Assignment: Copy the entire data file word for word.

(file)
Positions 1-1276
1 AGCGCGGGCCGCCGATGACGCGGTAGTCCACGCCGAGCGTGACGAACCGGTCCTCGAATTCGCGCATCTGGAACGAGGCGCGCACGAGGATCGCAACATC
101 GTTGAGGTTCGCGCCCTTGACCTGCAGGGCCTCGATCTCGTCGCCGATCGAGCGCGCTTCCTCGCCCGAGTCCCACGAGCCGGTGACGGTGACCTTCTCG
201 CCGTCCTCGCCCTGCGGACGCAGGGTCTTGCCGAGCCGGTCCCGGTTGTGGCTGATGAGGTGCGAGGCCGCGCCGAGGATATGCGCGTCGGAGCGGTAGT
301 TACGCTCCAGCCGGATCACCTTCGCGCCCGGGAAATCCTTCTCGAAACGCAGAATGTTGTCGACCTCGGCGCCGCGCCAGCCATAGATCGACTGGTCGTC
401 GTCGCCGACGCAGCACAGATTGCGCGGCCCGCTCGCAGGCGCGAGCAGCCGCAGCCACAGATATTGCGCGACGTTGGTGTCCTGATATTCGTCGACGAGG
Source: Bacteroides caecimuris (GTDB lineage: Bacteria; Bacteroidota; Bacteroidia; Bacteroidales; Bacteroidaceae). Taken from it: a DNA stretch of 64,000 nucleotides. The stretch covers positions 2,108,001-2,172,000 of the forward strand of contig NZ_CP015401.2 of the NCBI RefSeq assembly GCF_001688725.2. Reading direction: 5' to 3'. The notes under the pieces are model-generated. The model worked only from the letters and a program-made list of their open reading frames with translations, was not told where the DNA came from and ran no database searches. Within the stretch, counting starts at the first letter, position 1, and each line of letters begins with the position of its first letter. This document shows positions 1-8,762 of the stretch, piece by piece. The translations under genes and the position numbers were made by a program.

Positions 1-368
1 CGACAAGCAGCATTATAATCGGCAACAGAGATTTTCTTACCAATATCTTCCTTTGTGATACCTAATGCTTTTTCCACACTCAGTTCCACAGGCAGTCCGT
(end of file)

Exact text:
Positions 1-1276
1 AGCGCGGGCCGCCGATGACGCGGTAGTCCACGCCGAGCGTGACGAACCGGTCCTCGAATTCGCGCATCTGGAACGAGGCGCGCACGAGGATCGCAACATC
101 GTTGAGGTTCGCGCCCTTGACCTGCAGGGCCTCGATCTCGTCGCCGATCGAGCGCGCTTCCTCGCCCGAGTCCCACGAGCCGGTGACGGTGACCTTCTCG
201 CCGTCCTCGCCCTGCGGACGCAGGGTCTTGCCGAGCCGGTCCCGGTTGTGGCTGATGAGGTGCGAGGCCGCGCCGAGGATATGCGCGTCGGAGCGGTAGT
301 TACGCTCCAGCCGGATCACCTTCGCGCCCGGGAAATCCTTCTCGAAACGCAGAATGTTGTCGACCTCGGCGCCGCGCCAGCCATAGATCGACTGGTCGTC
401 GTCGCCGACGCAGCACAGATTGCGCGGCCCGCTCGCAGGCGCGAGCAGCCGCAGCCACAGATATTGCGCGACGTTGGTGTCCTGATATTCGTCGACGAGG
Source: Bacteroides caecimuris (GTDB lineage: Bacteria; Bacteroidota; Bacteroidia; Bacteroidales; Bacteroidaceae). Taken from it: a DNA stretch of 64,000 nucleotides. The stretch covers positions 2,108,001-2,172,000 of the forward strand of contig NZ_CP015401.2 of the NCBI RefSeq assembly GCF_001688725.2. Reading direction: 5' to 3'. The notes under the pieces are model-generated. The model worked only from the letters and a program-made list of their open reading frames with translations, was not told where the DNA came from and ran no database searches. Within the stretch, counting starts at the first letter, position 1, and each line of letters begins with the position of its first letter. This document shows positions 1-8,762 of the stretch, piece by piece. The translations under genes and the position numbers were made by a program.

Positions 1-368
1 CGACAAGCAGCATTATAATCGGCAACAGAGATTTTCTTACCAATATCTTCCTTTGTGATACCTAATGCTTTTTCCACACTCAGTTCCACAGGCAGTCCGT